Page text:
Posted: July 15, 2016
Last modified: December 26, 2018

Quality Assurance Supervisor, Project Areas 1 & 2
Resident of Haines City and Hollywood, Florida

After 41 years as a civil engineer, Carl Callahan has watched his field change from slide rules and hand-drawn plans, to hand-held computer tablets containing all the electronic tools an engineer needs.

But he has noticed that one aspect remains unchanged. Throughout the decades, engineers have required more than impeccable technical skills to succeed. They need people skills as well.

“It’s people that build these projects not machines,” said Callahan, who is a quality assurance supervisor for Volkert – part of the I-4 Ultimate team.

“To advance in this field usually means taking on managerial tasks,” he said. “That means learning how to deal with people – not just by texting – but by talking face to face. Communication is not simply an information transfer. It’s also team building and mentoring.”

Although he loves the sciences, Callahan’s background might have prepared him to see life as less predictable than the math formulas upon which engineers rely. Born in Topeka, Kansas, he never knew his dad, who was serving in the Korean War and died in in a North Korean prison camp before he was born. Yet Callahan grew to find his own path to adulthood through a civil engineering degree from the University of Kansas.

His varied career has taken him from Missouri to the the bitter cold of Minnesota, where he reviewed Minnesota Department of Transportation’s bridge inspection program for the governor, and then down to the muggy swamps of New Orleans, where he spent many evenings working on barges in the bayou. He was the nightshift quality control manager on a project to build storm-surge walls in the aftermath of Hurricane Katrina.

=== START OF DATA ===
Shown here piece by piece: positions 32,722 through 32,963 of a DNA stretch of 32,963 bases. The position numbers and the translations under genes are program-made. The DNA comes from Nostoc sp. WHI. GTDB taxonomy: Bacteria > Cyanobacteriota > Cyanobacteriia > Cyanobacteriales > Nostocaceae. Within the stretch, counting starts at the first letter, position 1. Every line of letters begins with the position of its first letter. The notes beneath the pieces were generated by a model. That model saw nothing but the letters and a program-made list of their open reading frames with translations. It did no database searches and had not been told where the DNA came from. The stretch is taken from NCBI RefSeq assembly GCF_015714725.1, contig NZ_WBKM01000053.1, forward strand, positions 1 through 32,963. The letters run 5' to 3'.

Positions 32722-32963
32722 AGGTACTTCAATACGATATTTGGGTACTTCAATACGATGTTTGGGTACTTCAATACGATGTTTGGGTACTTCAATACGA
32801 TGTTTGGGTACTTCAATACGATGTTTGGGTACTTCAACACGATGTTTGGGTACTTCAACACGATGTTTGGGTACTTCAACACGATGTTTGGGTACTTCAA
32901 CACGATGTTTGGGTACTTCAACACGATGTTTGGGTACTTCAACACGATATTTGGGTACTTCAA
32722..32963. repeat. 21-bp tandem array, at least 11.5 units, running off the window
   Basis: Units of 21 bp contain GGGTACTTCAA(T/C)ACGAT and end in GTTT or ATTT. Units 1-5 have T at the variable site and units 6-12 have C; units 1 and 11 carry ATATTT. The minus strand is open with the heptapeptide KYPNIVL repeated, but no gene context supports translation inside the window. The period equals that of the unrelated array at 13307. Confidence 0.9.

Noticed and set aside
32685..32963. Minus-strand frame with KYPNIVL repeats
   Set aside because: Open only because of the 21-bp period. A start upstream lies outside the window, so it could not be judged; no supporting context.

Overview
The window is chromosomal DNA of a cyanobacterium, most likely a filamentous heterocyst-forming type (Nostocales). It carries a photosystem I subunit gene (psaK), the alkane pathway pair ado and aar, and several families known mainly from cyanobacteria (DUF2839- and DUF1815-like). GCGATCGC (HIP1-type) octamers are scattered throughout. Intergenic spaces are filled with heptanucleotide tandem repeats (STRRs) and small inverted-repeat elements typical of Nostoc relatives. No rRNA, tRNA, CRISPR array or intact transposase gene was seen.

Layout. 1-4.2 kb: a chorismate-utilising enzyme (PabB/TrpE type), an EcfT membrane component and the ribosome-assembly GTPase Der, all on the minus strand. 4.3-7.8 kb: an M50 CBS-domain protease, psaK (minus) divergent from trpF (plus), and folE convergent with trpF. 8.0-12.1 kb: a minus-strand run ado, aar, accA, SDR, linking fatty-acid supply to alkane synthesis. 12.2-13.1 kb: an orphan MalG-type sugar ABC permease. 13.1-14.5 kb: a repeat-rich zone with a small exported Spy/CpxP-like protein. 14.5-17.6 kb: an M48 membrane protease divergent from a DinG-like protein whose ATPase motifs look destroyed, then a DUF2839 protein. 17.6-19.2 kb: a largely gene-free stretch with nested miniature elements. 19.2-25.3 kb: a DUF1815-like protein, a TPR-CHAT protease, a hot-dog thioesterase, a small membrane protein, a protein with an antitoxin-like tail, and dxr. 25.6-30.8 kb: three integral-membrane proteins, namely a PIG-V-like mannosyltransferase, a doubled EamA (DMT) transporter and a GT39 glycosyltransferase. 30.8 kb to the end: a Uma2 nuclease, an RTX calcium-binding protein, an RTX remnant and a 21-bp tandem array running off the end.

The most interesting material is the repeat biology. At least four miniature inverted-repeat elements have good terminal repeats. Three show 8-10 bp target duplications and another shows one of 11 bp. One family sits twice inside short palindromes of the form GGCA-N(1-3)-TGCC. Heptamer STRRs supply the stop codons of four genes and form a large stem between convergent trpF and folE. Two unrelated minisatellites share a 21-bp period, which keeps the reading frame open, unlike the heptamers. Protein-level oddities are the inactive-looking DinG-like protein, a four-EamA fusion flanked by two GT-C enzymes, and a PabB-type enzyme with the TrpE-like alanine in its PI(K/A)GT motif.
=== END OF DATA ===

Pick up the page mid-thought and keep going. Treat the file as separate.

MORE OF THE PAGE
Today, as a member of the I-4 Ultimate team, Callahan and his team check on the quality and safety of bridges in Areas 1 and 2 (from west of Kirkman Road to just past Colonial Drive). In total, more than 140 bridges will be widened, added or replaced along the 21-mile reconstruction project.

The Sunshine State is a good stop for Callahan and his family, who live in Hollywood, Florida. However, while working on the I-4 Ultimate project, he lives in a trailer in Haines City, traveling back forth when he can.

At this stage in his career, Callahan enjoys being a mentor. “I want to pass on what I know. I think that’s part of your obligations – to help make the transportation system and society better. This is an exciting time. The field is in good hands with the young people entering the profession.”

Callahan also has a message: Don’t neglect the other side of your brain – the creative arts and the art of managing a diverse workforce. It’s not all about the numbers. “You also have to know how to relate and communicate.”